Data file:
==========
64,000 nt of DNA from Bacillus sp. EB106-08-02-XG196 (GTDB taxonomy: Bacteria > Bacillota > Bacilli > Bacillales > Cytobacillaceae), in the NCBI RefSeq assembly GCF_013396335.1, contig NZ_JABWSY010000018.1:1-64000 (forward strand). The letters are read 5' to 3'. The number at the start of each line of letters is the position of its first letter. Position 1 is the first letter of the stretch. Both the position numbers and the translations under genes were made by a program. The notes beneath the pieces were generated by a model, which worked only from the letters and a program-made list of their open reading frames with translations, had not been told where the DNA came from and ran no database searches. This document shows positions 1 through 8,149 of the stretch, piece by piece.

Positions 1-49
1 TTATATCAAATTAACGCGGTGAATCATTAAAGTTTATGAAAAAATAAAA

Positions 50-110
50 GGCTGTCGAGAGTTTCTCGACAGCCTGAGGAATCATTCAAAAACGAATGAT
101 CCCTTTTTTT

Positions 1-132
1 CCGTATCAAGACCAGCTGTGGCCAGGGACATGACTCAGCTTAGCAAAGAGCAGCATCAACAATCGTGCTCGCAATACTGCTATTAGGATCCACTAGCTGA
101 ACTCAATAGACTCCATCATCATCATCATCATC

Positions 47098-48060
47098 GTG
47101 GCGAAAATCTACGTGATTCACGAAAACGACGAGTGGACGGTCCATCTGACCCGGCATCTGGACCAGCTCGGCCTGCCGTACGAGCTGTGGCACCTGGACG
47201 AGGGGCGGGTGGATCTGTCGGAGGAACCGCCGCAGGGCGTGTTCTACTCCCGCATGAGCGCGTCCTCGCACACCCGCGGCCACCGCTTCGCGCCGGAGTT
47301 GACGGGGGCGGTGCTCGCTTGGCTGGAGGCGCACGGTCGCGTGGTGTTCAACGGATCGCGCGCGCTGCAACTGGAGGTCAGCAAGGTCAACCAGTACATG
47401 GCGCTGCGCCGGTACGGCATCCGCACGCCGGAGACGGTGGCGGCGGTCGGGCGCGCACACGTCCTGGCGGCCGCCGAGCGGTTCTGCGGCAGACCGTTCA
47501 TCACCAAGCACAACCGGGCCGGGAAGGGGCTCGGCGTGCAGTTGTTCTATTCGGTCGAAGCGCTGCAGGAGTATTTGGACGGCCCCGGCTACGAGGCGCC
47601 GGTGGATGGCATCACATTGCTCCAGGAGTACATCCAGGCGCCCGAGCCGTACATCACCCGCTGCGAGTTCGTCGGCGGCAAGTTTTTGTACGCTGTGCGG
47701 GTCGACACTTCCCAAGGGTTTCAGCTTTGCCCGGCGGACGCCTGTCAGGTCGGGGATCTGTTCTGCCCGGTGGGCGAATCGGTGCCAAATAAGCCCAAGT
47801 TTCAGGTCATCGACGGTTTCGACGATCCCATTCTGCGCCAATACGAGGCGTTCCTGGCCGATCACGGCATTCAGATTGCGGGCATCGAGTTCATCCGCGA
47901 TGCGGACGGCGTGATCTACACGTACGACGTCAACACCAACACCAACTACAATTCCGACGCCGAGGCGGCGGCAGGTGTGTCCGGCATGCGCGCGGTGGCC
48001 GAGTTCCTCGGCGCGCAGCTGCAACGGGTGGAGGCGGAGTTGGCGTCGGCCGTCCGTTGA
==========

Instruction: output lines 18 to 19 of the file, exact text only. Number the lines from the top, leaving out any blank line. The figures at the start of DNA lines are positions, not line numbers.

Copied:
47701 GTCGACACTTCCCAAGGGTTTCAGCTTTGCCCGGCGGACGCCTGTCAGGTCGGGGATCTGTTCTGCCCGGTGGGCGAATCGGTGCCAAATAAGCCCAAGT
47801 TTCAGGTCATCGACGGTTTCGACGATCCCATTCTGCGCCAATACGAGGCGTTCCTGGCCGATCACGGCATTCAGATTGCGGGCATCGAGTTCATCCGCGA